More thoughts about God

This is another religious post, so if this sort of thing bothers you, try back tomorrow.

As I’ve mentioned before, if God were interested in settling the matter of His existence beyond debate He would have long ago. The lack of conclusive, irrefutable proof (as if there was such a thing–never underestimate the capacity of humanity to disbelieve) is deliberate and essential to God’s achieving the desired end. The time will come when that undeniable proof will be presented, but not yet. In the mean time it is up to us to choose what we will believe.

I believe in God.

Not just any god, mind you. I believe in God as described by the doctrine of The Church of Jesus Christ of Latter-day Saints. We believe God is our father, and has been for time immeasurable. His work and passion is to help us progress. We have always existed as “intelligences”, but with the help of God, or Father in Heaven as we refer to Him most in our religion, we became defined and unique spiritual beings. But as spiritual beings in a physical universe, we had progressed as far as we could. To further our development God implemented a plan.

That plan called for the creations of a physical realm in which we could be given a physical body. An earth would be created or organized on which we could live. We all had some role in the creation of that world, under the guidance and power of God. But then, when all was ready, God called a vast meeting of all the spirits under his guardianship and explained His plan: Our coming to Earth would be a test. We would be subjected to all the temptations and weaknesses that accompany a physical body, and we would be expected to live according to the rules God gave us. To make it a fair test we would all have our memories of our previous existence blocked so that faith would be required. Those who passed the test and were obedient would be given the chance to continue learning and developing, and eventually (quite likely a very long eventually) become gods ourselves.

I know that part bothers a lot of people, but it’s never bothered me. I’m a father. My goal for my children is for them to equal or even exceed my own capabilities. It only makes sense to me that our Heavenly Father would want us to progress as far as we can, even if it’s not all the way to His level. And why would children of God not be able to become gods themselves? Don’t we inherit something of our parents’ potential?

But this plan has its down-side. Not everyone will pass the test. Some simply lack the capacity or the desire to become like God. To quote Stan Lee, with great power comes great responsibility. God, in His wisdom, recognizes that God-like power, coupled with God-like responsibility, is not for everyone, and He would not be a loving parent if he forced any of his children into a position they don’t want or can’t handle. Giving each of us the ability to choose for ourselves is all-important to God. He must love us all a great deal to be willing to go forward with such a plan, knowing what it would mean for many of his children–the end point of their progress.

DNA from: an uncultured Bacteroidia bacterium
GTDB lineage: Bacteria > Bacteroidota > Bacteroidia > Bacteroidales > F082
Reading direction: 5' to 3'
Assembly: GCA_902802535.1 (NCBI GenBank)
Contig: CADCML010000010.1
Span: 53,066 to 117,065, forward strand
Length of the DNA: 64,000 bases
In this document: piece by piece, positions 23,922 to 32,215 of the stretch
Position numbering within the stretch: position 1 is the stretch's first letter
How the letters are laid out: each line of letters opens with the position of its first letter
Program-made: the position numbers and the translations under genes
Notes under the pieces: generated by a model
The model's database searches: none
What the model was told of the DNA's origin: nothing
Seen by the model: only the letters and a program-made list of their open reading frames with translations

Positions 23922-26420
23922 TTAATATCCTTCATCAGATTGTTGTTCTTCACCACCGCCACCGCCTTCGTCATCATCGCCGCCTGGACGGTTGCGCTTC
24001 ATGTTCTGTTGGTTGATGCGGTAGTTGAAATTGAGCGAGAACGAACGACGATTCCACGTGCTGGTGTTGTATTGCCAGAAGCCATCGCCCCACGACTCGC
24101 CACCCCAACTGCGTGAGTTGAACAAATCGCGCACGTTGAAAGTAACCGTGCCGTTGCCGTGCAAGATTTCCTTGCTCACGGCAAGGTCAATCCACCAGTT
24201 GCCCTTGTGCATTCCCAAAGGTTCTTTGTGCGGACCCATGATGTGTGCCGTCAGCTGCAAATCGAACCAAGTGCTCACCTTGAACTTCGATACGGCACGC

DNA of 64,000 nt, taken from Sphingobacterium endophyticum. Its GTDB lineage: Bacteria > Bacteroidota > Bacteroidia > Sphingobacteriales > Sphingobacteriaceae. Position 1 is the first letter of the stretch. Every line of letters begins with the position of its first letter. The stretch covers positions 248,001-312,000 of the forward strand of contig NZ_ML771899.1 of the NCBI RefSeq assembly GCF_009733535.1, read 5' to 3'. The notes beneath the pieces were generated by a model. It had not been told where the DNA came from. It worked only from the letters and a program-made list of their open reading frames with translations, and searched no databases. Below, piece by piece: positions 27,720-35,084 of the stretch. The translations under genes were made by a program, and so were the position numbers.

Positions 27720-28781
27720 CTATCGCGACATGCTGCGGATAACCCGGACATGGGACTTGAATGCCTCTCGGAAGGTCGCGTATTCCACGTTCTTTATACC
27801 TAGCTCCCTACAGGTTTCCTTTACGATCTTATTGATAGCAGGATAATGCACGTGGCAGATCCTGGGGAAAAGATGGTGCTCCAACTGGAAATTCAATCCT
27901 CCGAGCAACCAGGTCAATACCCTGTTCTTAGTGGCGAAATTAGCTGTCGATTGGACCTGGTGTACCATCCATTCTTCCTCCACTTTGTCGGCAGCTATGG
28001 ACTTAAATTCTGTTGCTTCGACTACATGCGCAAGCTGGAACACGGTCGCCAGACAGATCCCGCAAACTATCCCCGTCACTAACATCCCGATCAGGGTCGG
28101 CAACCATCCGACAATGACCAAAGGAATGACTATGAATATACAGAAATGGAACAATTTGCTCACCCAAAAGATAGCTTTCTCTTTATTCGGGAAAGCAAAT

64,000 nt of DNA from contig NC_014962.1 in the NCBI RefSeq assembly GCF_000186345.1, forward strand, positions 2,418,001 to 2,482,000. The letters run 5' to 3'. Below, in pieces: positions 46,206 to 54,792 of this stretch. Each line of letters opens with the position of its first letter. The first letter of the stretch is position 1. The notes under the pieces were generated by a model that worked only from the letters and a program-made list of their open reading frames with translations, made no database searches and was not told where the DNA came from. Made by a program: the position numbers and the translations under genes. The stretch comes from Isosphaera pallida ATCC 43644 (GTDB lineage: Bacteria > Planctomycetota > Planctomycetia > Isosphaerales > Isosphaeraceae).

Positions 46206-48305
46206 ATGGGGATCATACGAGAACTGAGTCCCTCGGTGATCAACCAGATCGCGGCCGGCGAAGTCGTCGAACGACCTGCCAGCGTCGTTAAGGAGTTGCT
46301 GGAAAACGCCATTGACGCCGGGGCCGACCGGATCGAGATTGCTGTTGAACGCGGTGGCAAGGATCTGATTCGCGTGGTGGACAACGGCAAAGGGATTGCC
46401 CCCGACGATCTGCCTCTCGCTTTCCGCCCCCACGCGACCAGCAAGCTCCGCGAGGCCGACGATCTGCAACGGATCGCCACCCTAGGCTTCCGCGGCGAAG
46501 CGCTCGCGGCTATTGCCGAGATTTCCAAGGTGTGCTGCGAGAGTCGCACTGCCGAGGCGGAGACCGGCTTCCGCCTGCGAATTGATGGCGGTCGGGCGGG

But not all of us saw it this way. Lucifer, or Satan, didn’t like that particular plan and thought it unfair. He proposed his own plan–let us all come to Earth and gain mortal bodies, but he would force everyone to do what they were supposed to. He would make us all become gods, ready or not. And because it was his idea, and because he felt it was the better plan, he wanted to assume God’s place. He wanted God’s power and glory, but without having to work for it and prove himself worthy of it. He wasn’t alone. A third of God’s children agreed and followed Satan.

But Christ, so great and wise he had attained more knowledge and wisdom than any of the rest of us, stood up in favor of God’s plan and offered himself as leader and servant to the remaining two-thirds who wanted to follow God’s plan, even though it would mean being sacrificed for all of us. He would see the plan was put into place exactly as God wanted it, no matter what it would cost him personally.

We are told a war then took place in heaven, though we don’t know the exact nature of the conflict. Since we were not yet physical beings, it was probably not the stuff of Hollywood action movies, but we just don’t know. We do know, however, that Satan and those who followed him were cast out. They came to Earth, where they resolved to oppose Father in Heaven, and His son, Jesus Christ. If they couldn’t overthrow God they would do their best to drag as many of his other children down with them. Perhaps they hope that if they can get enough on their side they can still overthrow God.

But the plan went forward. God organized his remaining children, appointing each their turn to come to Earth. The work of accomplishing the plan was overseen by a council known as The Godhead, comprised of God, Christ, and the Holy Ghost. In my religion we believe them to be three distinct beings, each with their own role in the plan.